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Environmental Citations Issued For Boat Captain During Environmental Research Cruise

FWC officers wrote in a report that they saw the Ultimate Getaway anchored in the Tortugas Ecological Reserve, where no anchoring is allowed.

The captain of a charter boat carrying government scientists on an environmental research cruise near the Keys has been cited for violating environmental regulations.

The Ultimate Getaway is a 100-foot charter boat that takes people to the remote Tortugas, west of Key West, for diving and spearfishing trips.

This month, it was chartered by the federal government for the Coral Reef Monitoring Program research cruise, which surveys reef and fish in Florida every other year.

Scientists from the National Oceanic and Atmospheric Administration, the National Park Service and the Florida Fish and Wildlife Conservation Commission were on board, according to an FWC incident report.

On July 13, FWC officers were patrolling the Tortugas North Ecological Reserve. That area is just outside Dry Tortugas National Park and is part of the Florida Keys National Marine Sanctuary. No fishing or anchoring is allowed in the reserve.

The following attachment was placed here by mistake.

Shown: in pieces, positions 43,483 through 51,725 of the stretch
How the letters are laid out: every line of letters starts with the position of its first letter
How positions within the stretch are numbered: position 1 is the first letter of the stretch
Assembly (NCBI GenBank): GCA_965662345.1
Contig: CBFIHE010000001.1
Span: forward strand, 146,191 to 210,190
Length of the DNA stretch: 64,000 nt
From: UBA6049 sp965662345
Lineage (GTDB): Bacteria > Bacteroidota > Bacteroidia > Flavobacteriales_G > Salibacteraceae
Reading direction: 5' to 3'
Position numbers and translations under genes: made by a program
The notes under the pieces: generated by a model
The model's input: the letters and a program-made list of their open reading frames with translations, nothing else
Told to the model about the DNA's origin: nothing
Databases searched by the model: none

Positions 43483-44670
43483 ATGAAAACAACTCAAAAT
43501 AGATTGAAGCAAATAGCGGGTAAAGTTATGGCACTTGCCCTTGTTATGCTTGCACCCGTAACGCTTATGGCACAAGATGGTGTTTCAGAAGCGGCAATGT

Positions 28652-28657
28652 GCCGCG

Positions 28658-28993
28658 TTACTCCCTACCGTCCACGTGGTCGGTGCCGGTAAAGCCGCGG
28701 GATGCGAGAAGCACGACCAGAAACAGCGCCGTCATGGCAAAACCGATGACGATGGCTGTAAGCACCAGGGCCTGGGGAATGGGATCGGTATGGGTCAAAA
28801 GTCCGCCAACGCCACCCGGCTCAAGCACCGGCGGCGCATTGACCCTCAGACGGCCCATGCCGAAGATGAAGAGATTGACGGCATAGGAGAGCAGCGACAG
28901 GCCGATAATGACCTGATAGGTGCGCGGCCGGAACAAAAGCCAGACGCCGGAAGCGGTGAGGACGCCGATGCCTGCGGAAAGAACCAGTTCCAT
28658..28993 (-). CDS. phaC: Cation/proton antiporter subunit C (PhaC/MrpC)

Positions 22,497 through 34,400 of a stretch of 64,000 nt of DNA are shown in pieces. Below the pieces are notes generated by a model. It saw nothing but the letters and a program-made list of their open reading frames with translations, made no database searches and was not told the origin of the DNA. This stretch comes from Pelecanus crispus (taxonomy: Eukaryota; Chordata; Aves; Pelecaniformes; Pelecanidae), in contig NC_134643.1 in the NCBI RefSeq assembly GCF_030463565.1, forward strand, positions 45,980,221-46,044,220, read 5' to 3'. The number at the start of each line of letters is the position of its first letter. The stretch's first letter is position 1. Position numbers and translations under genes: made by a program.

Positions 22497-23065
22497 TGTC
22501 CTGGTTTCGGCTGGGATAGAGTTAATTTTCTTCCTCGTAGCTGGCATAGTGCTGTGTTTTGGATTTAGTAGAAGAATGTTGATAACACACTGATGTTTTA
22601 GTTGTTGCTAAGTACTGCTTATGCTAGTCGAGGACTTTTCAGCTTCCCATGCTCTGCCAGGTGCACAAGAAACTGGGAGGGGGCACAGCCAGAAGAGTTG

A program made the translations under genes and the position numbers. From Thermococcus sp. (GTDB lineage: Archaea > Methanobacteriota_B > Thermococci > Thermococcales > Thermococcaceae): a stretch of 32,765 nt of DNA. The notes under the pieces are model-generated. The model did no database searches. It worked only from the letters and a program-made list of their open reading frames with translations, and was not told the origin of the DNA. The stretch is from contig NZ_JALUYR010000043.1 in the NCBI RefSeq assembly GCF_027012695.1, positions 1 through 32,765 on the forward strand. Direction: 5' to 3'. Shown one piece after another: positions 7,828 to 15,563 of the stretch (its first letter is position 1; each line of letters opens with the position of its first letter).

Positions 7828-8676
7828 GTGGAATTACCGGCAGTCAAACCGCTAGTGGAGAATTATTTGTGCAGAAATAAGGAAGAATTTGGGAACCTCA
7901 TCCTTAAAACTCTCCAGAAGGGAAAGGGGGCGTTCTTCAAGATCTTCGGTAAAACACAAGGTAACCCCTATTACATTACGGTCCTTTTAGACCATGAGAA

The FWC patrol saw the Ultimate Getaway at anchor inside the reserve. When they came alongside, they saw fishing poles and gear on the vessel's stern, according to the FWC report.

Once they boarded the vessel, they found one red snapper and one red grouper on ice.

Credit FWC
FWC officers wrote that they saw fishing gear on the deck of the Ultimate Getaway and found one red grouper and one yellowtail snapper on ice. It is illegal to fish, or possess fish, in the ecological reserve.

According to the report, the vessel's captain, John Coleman III, 37, of Cape Coral, told the officers he thought they were outside the reserve. They were actually inside the reserve by almost 5 nautical miles from the eastern boundary line and almost 2 nautical miles from the southern boundary line.

While the officers were documenting the violation, Coleman started the boat's engine and began retrieving the anchor.

"[W]e saw the bow of the M/V 'Ultimate Getaway' dip in the water as the anchor and line became strained under tension, indicating the anchor had become attached to something affixed to the bottom and would not come free," the report states. "After maneuvering the vessel, the anchor finally became free and was retrieved on the bow."

Coleman was cited on two counts by the FWC, for anchoring and fishing in the reserve. None of the scientists were cited.

A NOAA spokesman provided a statement that read: "We are working with our partners to assess any potential injuries to sanctuary resources and will proceed with emergency stabilization and restoration if needed."

Nancy Klingener covers the Florida Keys for WLRN. Since moving to South Florida in 1989, she has worked for the Miami Herald, Solares Hill newspaper and the Monroe County Public Library.